South Africans are strug­gling – but they’re sav­ing, too

If you rate your level of fi­nan­cial stress as “over­whelm­ing” or “high”, you’re part of the two-thirds of the pop­u­la­tion feel­ing that way. You may be en­cour­aged to know that oth­ers are also cut­ting their costs and their spend­ing. An­gelique Ardé re­ports

Weekend Argus (Saturday Edition) - - PERSONALFINANCE -

The find­ings of the lat­est Old Mu­tual Savings & In­vest­ment Mon­i­tor, which was re­leased this week, make for sober read­ing. As a sur­vey of the fi­nan­cial at­ti­tudes and be­hav­iour of South Africa’s work­ing metropoli­tan pop­u­la­tion, it shows how low we’re all feel­ing about our fi­nances and eco­nomic out­look. But it also shows that while savings lev­els are down, there are those who are man­ag­ing to save more – and not nec­es­sar­ily be­cause they are earn­ing more.

Al­most half of all house­holds say they are sav­ing less than they were a year ago. This is the worst mea­sure since the in­au­gu­ral sur­vey in 2009, which was im­me­di­ately af­ter the 2008 fi­nan­cial cri­sis when 52 per­cent of re­spon­dents claimed to be sav­ing less.

This year, two-thirds of re­spon­dents de­scribed their level of fi­nan­cial stress as “over­whelm­ing” or “high”. Al­most 60 per­cent of re­spon­dents found that, at least once over the past year, their in­come did not cover their liv­ing costs. This was the case for three-quar­ters of re­spon­dents in low­in­come house­holds (monthly in­come of R6 000 or less) and for one-third of those with a house­hold in­come of more than R40 000 a month.

On a more pos­i­tive note, the sur­vey shows that those who are man­ag­ing to save more say they are able to do so be­cause of “good debt man­age­ment” (and the knock-on ef­fect of free­ing up funds that can be saved) and a re­al­i­sa­tion of the im­por­tance of savings.

Among the more wor­ry­ing find­ings of the sur­vey is that al­most half of all moth­ers in South Africa clas­sify them­selves as sin­gle par­ents, with 88 per­cent of them not re­ceiv­ing reg­u­lar fi­nan­cial sup­port from the fa­thers of their chil­dren. And the poorer the house­hold, the more likely it is that it will in­clude a sin­gle mother.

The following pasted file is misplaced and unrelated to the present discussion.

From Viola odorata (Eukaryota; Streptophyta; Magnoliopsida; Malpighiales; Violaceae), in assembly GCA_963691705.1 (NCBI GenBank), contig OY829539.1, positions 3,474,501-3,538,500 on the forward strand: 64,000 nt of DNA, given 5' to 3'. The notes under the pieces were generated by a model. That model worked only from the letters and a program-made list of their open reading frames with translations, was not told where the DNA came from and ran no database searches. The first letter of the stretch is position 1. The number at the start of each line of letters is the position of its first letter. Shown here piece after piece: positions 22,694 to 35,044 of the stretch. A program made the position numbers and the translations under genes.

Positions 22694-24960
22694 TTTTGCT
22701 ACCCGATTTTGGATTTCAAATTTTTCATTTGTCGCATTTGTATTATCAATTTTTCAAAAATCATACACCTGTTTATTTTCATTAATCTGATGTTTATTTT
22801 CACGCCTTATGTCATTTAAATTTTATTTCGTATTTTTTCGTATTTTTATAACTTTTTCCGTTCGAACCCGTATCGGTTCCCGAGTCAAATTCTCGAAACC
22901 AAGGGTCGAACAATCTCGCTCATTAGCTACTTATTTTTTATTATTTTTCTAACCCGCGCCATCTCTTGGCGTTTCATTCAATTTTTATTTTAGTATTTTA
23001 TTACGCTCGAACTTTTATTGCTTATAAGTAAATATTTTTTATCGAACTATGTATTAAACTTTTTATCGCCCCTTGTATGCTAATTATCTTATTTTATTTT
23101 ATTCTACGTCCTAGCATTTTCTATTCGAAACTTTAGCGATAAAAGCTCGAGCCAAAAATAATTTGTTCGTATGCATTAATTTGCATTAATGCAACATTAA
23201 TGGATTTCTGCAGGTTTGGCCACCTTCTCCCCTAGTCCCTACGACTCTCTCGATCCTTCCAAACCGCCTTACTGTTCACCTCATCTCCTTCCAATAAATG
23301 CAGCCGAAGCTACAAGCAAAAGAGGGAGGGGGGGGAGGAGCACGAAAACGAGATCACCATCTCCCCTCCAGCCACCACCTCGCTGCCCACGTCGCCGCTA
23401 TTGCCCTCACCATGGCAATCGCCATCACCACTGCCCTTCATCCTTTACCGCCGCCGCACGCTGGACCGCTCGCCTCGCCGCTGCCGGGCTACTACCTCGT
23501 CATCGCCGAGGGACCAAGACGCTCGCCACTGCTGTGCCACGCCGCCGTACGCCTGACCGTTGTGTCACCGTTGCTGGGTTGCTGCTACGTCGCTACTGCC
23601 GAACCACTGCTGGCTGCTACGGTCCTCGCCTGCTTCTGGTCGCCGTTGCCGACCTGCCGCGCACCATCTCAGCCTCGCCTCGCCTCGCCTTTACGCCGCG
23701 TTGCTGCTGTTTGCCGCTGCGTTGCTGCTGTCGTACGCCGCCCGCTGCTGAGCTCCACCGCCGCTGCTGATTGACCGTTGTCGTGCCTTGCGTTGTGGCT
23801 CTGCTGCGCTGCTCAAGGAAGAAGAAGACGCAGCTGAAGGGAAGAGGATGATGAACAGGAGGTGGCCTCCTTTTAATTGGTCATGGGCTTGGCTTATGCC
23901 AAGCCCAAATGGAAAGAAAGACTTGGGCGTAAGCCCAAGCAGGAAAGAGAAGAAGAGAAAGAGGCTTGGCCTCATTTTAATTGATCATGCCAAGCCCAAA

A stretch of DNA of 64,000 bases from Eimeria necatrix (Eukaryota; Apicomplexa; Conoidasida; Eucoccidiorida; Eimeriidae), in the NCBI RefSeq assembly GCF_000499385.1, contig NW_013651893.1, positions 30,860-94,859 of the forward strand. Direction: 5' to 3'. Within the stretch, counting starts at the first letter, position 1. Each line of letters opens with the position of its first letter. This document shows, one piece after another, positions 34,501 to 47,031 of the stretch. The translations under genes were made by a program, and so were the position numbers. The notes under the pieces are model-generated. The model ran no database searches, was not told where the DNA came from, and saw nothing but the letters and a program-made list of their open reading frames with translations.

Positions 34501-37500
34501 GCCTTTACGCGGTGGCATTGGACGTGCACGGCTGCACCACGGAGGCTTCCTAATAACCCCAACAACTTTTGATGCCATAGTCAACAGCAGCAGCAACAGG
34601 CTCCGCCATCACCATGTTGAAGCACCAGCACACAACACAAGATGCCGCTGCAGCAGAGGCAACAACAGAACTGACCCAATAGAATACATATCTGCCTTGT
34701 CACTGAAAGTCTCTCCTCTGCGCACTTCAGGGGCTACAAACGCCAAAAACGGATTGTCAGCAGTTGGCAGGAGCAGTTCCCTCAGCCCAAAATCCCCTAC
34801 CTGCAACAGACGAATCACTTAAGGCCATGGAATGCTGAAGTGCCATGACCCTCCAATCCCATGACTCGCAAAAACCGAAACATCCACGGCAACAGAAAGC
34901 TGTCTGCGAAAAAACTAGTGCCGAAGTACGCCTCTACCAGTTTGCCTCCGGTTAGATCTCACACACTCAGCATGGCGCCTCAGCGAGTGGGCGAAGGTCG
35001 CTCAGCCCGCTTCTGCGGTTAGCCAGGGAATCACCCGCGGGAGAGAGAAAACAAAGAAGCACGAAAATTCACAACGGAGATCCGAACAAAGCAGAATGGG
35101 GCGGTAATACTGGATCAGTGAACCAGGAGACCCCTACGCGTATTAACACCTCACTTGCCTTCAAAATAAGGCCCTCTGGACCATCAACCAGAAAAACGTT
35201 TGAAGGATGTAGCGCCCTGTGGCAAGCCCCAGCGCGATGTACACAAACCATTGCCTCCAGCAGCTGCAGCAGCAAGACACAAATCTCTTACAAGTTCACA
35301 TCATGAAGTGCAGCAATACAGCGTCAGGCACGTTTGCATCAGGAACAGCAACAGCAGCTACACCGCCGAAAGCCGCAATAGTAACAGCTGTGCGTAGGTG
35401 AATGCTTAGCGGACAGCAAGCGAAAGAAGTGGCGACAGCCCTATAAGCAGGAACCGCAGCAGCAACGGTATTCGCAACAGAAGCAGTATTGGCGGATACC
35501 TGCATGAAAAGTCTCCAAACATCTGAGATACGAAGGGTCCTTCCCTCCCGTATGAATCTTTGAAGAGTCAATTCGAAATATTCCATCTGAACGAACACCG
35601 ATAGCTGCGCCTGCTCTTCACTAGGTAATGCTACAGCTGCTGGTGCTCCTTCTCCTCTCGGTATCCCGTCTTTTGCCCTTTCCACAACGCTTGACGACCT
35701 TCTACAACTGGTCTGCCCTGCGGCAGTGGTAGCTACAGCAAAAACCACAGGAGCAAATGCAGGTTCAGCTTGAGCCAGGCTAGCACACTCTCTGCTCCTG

Adding to the bur­den on sin­gle moth­ers is that some are in the “sand­wich gen­er­a­tion”, which means they are also sup­port­ing their par­ents, a si­b­ling, a rel­a­tive or an­other adult.

Nearly 40 per­cent of all re­spon­dents said they had de­pen­dants in ad­di­tion to chil­dren of their own.

Al­most 60 per­cent of re­spon­dents said they ex­pected to sup­port par­ents or rel­a­tives in fu­ture. Since the in­cep­tion of the sur­vey in 2009, this is the high­est per­cent­age of re­spon­dents fac­ing tak­ing on this re­spon­si­bil­ity.

The sur­vey shows that debt lev­els and fi­nan­cial stress are closely linked: 52 per­cent of re­spon­dents who de­scribed their stress lev­els as “over­whelm­ing” said they had too much debt and were bat­tling to man­age it.

There has been an in­crease in the per­cent­age of debt-stressed house­holds that ad­mit to “feel­ing in trou­ble”. A quar­ter of all re­spon­dents in this year’s sur­vey said they had too much debt and were hav­ing trou­ble man­ag­ing it, com­pared to 16 per­cent of re­spon­dents last year.

Re­spon­dents in all in­come bands are less sat­is­fied with their per­sonal fi­nances than they were last year. The sur­vey notes that, to date, the higher in­come bands have been fairly re­silient, but now even they are show­ing signs of strain.

To gain an un­der­stand­ing of just how fi­nan­cially ro­bust work­ing metro house­holds are, and to un­der­stand how they would be­have in the face of a fi­nan­cial emer­gency, re­spon­dents were asked how they would han­dle an un­fore­seen ex­pense of R1 000, then R5 000, ris­ing to R100 000.

This year’s sur­vey shows that all but two per­cent of work­ing house­holds could han­dle an un­fore­seen ex­pense of R1 000. Fifty per­cent would ac­cess savings, nine per­cent would use a credit card and the rest would bor­row from a friend (25 per­cent) or a stokvel (six per­cent). Most (84 per­cent) would not be able to han­dle an un­fore­seen ex­pense of R100 000.

In re­sponse to fi­nan­cial hard­ship, house­holds are try­ing to cut costs by curb­ing spend­ing on lux­u­ries such as travel (88 per­cent) and en­ter­tain­ment ( 86 per­cent). Al­most 80 per­cent of re­spon­dents said they avoided sit­u­a­tions where they might over­spend and 71 per­cent took lunch to work (in­stead of buy­ing it), ac­cord­ing to Lynette Ni­chol­son, the re­search man­ager at Old Mu­tual.

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